Retirement Planning, Elder Law, and Senior Finance

11/15/2023 | By Sandra Block

Many older Americans dream about traveling in retirement, but a growing number of intrepid retirees are taking their wanderlust to another level. Instead of visiting a country outside the United States, they’re moving there. They’re retiring abroad.

At the end of 2021, about 450,000 people received Social Security benefits outside the United States, up from 307,000 in 2008.

The pandemic was a wake-up call for retirees and near-retirees who had contemplated living overseas but had put it off because of family and work obligations, says Kathleen Peddicord, founder of Live and Invest Overseas, a website and newsletter publisher. “Tomorrow is not guaranteed, so if you have a dream of a lifestyle you’ve wanted to pursue and you’re healthy enough, act on it when you can.”

While expats have long been drawn to Central America for its low cost of living and mild climate, Europe has become increasingly popular with retirees in search of culture and high-quality health care. Many countries are eager to attract U.S. expats, but retiring to Costa Rica or Portugal is more complicated than buying a condo in Florida.

Here’s what to know in considering retiring abroad:

Countries in Central America have long promoted relaxed residency requirements for expats. For example, Panama’s pensionado program offers residency to expats with a valid passport and income of at least $1,000 a month from Social Security or a pension.

Man by pool with Hawaiian shirt on. He's one of many Americans retiring abroad.

But in recent years, European countries have relaxed their own residency requirements to help attract foreign dollars and shore up declining populations, says Ted Baumann, with International Living, a magazine that covers overseas retirement and investment. “They need wealthier retirees who are in the spending stage of their lives and who aren’t going to compete for jobs,” he says.

Portugal, which has become a haven for expats from around the world, provides a one-year residency visa to retirees from outside the European Union who have retirement income of at least €760 a month (about $828) and proof of a place to live. The visa can be renewed twice for up to two years, and after five years expats are eligible for permanent residency.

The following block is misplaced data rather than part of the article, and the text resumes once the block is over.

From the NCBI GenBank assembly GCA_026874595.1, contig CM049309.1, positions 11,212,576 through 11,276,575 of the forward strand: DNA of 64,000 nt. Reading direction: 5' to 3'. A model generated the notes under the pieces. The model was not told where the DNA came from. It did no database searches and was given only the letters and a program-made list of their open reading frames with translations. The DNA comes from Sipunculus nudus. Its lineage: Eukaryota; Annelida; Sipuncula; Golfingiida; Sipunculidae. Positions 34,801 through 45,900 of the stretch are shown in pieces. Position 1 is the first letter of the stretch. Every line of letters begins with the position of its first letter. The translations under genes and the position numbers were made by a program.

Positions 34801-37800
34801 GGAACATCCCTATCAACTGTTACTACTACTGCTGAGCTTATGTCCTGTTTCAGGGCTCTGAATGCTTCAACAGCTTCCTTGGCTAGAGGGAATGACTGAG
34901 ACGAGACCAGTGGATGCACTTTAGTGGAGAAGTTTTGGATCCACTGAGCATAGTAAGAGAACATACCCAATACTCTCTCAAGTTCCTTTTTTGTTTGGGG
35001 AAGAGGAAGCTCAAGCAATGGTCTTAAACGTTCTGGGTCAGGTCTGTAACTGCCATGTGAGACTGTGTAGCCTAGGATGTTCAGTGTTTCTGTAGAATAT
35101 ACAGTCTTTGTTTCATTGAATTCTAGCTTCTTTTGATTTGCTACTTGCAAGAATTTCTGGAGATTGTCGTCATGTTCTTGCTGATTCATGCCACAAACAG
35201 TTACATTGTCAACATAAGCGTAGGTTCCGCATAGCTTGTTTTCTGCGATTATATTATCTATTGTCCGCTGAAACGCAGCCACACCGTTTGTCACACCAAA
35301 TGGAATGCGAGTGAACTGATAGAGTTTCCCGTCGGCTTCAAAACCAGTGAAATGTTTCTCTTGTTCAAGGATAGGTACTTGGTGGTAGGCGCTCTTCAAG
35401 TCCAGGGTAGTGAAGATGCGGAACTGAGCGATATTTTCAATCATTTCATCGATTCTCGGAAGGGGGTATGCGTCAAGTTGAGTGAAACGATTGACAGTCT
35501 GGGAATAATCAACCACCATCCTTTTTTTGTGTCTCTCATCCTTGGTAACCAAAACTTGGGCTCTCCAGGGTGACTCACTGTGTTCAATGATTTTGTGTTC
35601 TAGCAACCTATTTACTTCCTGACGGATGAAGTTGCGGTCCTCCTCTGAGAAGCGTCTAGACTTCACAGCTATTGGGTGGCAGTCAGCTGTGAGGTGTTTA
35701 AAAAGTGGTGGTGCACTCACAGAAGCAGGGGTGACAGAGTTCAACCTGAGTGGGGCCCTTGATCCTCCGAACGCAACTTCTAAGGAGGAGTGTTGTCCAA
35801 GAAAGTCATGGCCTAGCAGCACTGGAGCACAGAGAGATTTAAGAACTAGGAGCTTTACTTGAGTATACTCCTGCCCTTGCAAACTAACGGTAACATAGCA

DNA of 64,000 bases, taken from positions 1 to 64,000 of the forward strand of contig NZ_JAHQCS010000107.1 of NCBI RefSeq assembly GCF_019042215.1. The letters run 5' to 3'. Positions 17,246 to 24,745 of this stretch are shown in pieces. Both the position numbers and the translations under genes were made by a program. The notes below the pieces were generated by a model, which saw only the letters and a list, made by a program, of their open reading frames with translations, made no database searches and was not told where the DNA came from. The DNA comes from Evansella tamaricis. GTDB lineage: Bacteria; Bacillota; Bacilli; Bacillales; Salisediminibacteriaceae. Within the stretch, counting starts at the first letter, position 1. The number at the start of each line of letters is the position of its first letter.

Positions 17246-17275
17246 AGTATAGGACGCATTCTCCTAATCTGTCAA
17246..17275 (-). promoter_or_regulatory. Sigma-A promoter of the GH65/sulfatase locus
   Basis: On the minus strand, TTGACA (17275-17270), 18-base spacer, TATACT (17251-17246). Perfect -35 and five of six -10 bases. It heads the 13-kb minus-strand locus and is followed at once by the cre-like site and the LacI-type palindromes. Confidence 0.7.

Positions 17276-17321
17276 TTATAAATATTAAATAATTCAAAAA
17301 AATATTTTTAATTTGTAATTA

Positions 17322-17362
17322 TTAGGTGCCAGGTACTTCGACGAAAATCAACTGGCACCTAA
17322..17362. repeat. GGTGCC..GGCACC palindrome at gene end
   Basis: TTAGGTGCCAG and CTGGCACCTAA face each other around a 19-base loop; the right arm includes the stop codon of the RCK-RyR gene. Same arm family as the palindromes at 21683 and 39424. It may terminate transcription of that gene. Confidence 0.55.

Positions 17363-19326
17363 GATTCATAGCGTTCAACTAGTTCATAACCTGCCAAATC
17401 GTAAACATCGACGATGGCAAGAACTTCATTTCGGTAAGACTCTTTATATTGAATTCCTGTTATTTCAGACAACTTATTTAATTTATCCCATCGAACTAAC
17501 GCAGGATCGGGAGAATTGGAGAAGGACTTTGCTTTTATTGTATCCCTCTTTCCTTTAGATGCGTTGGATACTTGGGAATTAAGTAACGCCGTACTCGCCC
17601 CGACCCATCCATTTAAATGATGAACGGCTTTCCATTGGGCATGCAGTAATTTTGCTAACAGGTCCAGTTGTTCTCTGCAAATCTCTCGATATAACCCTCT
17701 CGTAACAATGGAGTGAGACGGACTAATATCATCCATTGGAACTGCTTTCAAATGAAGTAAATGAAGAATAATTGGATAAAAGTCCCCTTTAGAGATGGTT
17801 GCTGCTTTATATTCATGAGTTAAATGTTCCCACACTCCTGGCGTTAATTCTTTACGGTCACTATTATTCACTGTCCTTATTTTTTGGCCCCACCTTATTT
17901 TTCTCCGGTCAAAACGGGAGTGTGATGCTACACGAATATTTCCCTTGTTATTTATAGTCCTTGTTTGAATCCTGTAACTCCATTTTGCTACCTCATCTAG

Italy offers a similar elective residency visa, also known as a retirement visa, if you have retirement income of at least €32,000 a year (about $34,880), a valid passport, and proof that you have health insurance and a place to live. Greece, France and Spain have their own versions of retirement visas as well, Baumann notes. In most cases, the income requirements are modest, he says. If you receive Social Security payments, you probably qualify.

Prospective expats who have vacationed in Europe and are accustomed to the higher prices that tourists typically encounter may be surprised to discover that the cost of actually living there can be quite reasonable, says Peddicord.

Chip Stites, who retired to Rieti, Italy, in 2017 with his wife, Shonna, says their cost of living is about 60% lower than it was when they lived in the United States. “To a tourist, Europe is expensive,” he says. “But Italians live on about $24,000 a year.”

Sandra Block is a senior editor at Kiplinger Personal Finance magazine. For more on this and similar money topics, visit

©2023 The Kiplinger Washington Editors, Inc. Distributed by Tribune Content Agency, LLC.

Feeling inspired? read similar articles on Seniors Guide:

Retiring Overseas

Sandra Block

Sandra Block is a senior editor at Kiplinger’s Personal Finance magazine. For more on this and similar money topics, visit